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I have read that Jupiter and Saturn apparently have no surface. I have a hard time believing that a ball of gas can have such a strong gravitational pull without any kind of a solid surface. Can someone explain to me how a planet with no surface can have a gravitational pull? Wouldn't there have to be SOMETHING solid in a rotational state to cause a pull?

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    $\begingroup$ Why do you think the state of matter (liquid vs. solid vs. gas) affects whether or not the matter has a gravitational pull? $\endgroup$ – knzhou Sep 4 '18 at 3:33
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    $\begingroup$ Anything with mass produces gravity. The sun is another massive object with no solid surface, $\endgroup$ – The Photon Sep 4 '18 at 3:33
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    $\begingroup$ In General Relativity any form of energy can produce a gravitational field - no matter is even required. $\endgroup$ – StephenG Sep 4 '18 at 3:35
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I have read that Jupiter and Saturn apparently have no surface.

The surfaces are liquid, much like most of Earth's surface is liquid.

I have a hard time believing that a ball of gas can have such a strong gravitational pull without any kind of a solid surface.

It only needs mass to have gravity, a single hydrogen atom has gravity and there's a lot of hydrogen in space, the Sun, Jupiter and Saturn - thus large planets and the Sun have a large gravitational pull (bending of space).

Can someone explain to me how a planet with no surface can have a gravitational pull?

NASA's webpage on Jupiter and Saturn (from which the information below was derived) explains that while it's not a certainty that there is much rock at the core of these planets there's a lot of compressed hydrogen, along with heavier elements. With enough gravity and pressure the electrons can be stripped from the atoms leaving a core consisting of protons (source for that statement below), metallic hydrogen and metallic helium.

Jupiter has a radius of 43,440.7 miles, Saturn 36,183.7 miles, and Earth is only 3,959 miles. Jupiter's gravity is 24.79 m/s$^2$, Saturn's 10.4 m/s$^2$ and Earth's 9.80665 m/s$^2$. Jupiter's density is 1.326 g/cm$^3$, Saturn's 0.687 g/cm$^3$ and Earth's 5.513 g/cm$^3$.

  • Mass:

$$\begin{array}{lr} \text{Jupiter:} & 1,898,130,000,000,000,000,000,000,000 \text{ kg} \\ \text{Saturn:} & 568,319,000,000,000,000,000,000,000 \text{ kg} \\ \text{Earth:} & 5,972,190,000,000,000,000,000,000 \text{ kg} \\ \end{array}$$

  • Jupiter

    "Structure
    The composition of Jupiter is similar to that of the Sun—mostly hydrogen and helium. Deep in the atmosphere, pressure and temperature increase, compressing the hydrogen gas into a liquid. This gives Jupiter the largest ocean in the solar system—an ocean made of hydrogen instead of water. Scientists think that, at depths perhaps halfway to the planet's center, the pressure becomes so great that electrons are squeezed off the hydrogen atoms, making the liquid electrically conducting like metal. Jupiter's fast rotation is thought to drive electrical currents in this region, generating the planet's powerful magnetic field. It is still unclear if, deeper down, Jupiter has a central core of solid material or if it may be a thick, super-hot and dense soup. It could be up to 90,032 degrees Fahrenheit (50,000 degrees Celsius) down there, made mostly of iron and silicate minerals (similar to quartz).".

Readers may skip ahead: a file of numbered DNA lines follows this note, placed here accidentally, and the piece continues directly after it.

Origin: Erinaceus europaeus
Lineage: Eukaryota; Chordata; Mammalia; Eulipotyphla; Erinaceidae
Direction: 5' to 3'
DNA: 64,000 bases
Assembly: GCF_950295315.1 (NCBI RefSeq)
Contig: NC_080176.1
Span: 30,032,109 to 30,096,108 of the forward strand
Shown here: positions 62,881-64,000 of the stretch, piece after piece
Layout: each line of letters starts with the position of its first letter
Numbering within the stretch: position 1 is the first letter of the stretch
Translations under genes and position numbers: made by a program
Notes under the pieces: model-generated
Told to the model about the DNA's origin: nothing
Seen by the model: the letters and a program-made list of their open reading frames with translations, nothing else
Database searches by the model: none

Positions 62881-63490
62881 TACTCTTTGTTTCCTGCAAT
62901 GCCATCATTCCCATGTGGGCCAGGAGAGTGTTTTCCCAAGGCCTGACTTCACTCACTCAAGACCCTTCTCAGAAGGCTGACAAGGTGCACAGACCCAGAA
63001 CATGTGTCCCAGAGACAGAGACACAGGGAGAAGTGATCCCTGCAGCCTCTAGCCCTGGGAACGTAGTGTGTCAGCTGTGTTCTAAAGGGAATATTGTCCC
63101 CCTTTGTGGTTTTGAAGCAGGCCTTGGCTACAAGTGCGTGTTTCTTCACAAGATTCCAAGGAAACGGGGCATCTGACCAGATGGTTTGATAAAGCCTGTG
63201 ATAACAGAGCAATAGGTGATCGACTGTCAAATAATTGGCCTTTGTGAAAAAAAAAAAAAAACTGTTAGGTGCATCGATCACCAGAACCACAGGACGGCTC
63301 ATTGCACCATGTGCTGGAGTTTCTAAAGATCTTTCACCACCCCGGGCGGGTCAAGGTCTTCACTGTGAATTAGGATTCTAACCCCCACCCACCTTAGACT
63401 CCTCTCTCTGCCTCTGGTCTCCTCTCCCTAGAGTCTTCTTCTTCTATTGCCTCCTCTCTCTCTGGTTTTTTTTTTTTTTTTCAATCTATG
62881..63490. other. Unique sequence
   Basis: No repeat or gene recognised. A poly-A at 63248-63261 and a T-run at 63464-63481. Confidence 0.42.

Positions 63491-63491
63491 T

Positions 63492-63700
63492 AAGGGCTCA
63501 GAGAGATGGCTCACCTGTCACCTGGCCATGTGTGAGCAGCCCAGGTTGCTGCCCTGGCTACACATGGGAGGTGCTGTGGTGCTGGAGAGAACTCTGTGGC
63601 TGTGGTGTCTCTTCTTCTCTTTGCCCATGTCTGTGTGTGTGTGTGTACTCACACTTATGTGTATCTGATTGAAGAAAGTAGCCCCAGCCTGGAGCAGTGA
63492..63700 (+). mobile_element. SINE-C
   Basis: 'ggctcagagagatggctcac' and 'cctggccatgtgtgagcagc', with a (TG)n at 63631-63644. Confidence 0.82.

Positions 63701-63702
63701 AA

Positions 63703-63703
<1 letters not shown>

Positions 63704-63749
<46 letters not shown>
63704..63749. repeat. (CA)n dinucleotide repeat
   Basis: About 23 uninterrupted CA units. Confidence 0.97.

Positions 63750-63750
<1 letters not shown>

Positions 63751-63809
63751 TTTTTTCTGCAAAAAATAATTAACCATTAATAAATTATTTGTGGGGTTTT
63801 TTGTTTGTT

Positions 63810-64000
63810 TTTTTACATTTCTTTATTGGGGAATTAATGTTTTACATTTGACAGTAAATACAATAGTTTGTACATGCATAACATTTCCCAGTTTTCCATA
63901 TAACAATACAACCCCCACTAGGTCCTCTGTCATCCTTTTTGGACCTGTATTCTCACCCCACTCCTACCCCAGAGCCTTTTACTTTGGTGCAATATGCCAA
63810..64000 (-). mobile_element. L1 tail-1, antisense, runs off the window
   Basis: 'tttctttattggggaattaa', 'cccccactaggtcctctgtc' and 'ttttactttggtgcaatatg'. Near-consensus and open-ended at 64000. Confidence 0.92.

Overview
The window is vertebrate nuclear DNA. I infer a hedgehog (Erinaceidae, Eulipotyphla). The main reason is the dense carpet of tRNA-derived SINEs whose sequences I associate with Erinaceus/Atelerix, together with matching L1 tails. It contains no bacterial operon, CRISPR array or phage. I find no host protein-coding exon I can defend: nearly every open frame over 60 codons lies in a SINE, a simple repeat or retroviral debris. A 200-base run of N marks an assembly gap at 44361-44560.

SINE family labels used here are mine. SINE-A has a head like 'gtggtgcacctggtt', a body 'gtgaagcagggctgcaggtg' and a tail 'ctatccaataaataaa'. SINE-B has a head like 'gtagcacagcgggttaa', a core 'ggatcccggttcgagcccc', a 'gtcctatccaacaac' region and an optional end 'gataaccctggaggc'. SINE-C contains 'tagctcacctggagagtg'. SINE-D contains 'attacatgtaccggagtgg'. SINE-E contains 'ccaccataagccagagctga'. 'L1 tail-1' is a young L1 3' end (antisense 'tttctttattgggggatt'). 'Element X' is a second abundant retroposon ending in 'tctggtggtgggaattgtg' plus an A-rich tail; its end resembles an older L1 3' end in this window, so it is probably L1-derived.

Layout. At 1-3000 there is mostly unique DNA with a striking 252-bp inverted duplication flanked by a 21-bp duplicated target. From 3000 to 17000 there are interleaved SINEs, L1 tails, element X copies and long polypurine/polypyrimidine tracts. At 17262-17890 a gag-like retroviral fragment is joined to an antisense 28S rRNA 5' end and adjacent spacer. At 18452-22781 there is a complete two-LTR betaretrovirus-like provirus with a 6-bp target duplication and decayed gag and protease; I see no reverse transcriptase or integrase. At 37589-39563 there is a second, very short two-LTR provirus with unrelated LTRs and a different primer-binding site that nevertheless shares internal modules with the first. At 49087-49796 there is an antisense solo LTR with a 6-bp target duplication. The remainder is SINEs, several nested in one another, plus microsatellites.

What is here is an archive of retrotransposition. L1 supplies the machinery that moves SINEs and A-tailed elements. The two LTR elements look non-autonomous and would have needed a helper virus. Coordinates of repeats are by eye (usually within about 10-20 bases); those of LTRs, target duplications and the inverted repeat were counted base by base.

• Saturn

    "Structure
    Like Jupiter, Saturn is made mostly of hydrogen and helium. At Saturn's center is a dense core of metals like iron and nickel surrounded by rocky material and other compounds solidified by the intense pressure and heat. It is enveloped by liquid metallic hydrogen inside a layer of liquid hydrogen—similar to Jupiter's core but considerably smaller.".

Wouldn't there have to be SOMETHING solid in a rotational state to cause a pull?

There is something and it doesn't have to rotate for there to be gravity, rotation causes frame dragging. Also important: Gravity doesn't pull. Gravity is not a force, but a consequence of the curvature of spacetime caused by the uneven distribution of mass.

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My suggestion is to provide yourself with intuitive evidence of the weight of matter that is in a gaseous state. If you can see the weight of a gas act, it may reassure you that it is substantial enough for it to present a gravitatational field.

There are a range of videos on you-tube showing the effects of the weight of the approximately 100mile high atmosphere of the earth, such as it crushing an empty oil barrel, or forcing two metal hemisphere's together etc.

100miles is a small portion of planetary radius of earth, let alone of the gas giants in our system.

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Both those planets contain huge amounts of mass, which is all a planet needs to generate gravity. Think of it this way:

Get you a bunch of really big boxes, all of the same size. Inside #1, you place a gas giant with the mass of Jupiter. Inside #2, a white dwarf with the same mass. #3 gets a neutron star, same mass. #4 gets a black hole, same mass.

Knowing how much you weigh and how far you are from box #1, you measure your orbital period and calculate how much mass is inside box #1. Repeat with each of the other boxes. You get the same answer in each case, because each contains the same amount of mass. What state it's in doesn't affect the outcome.

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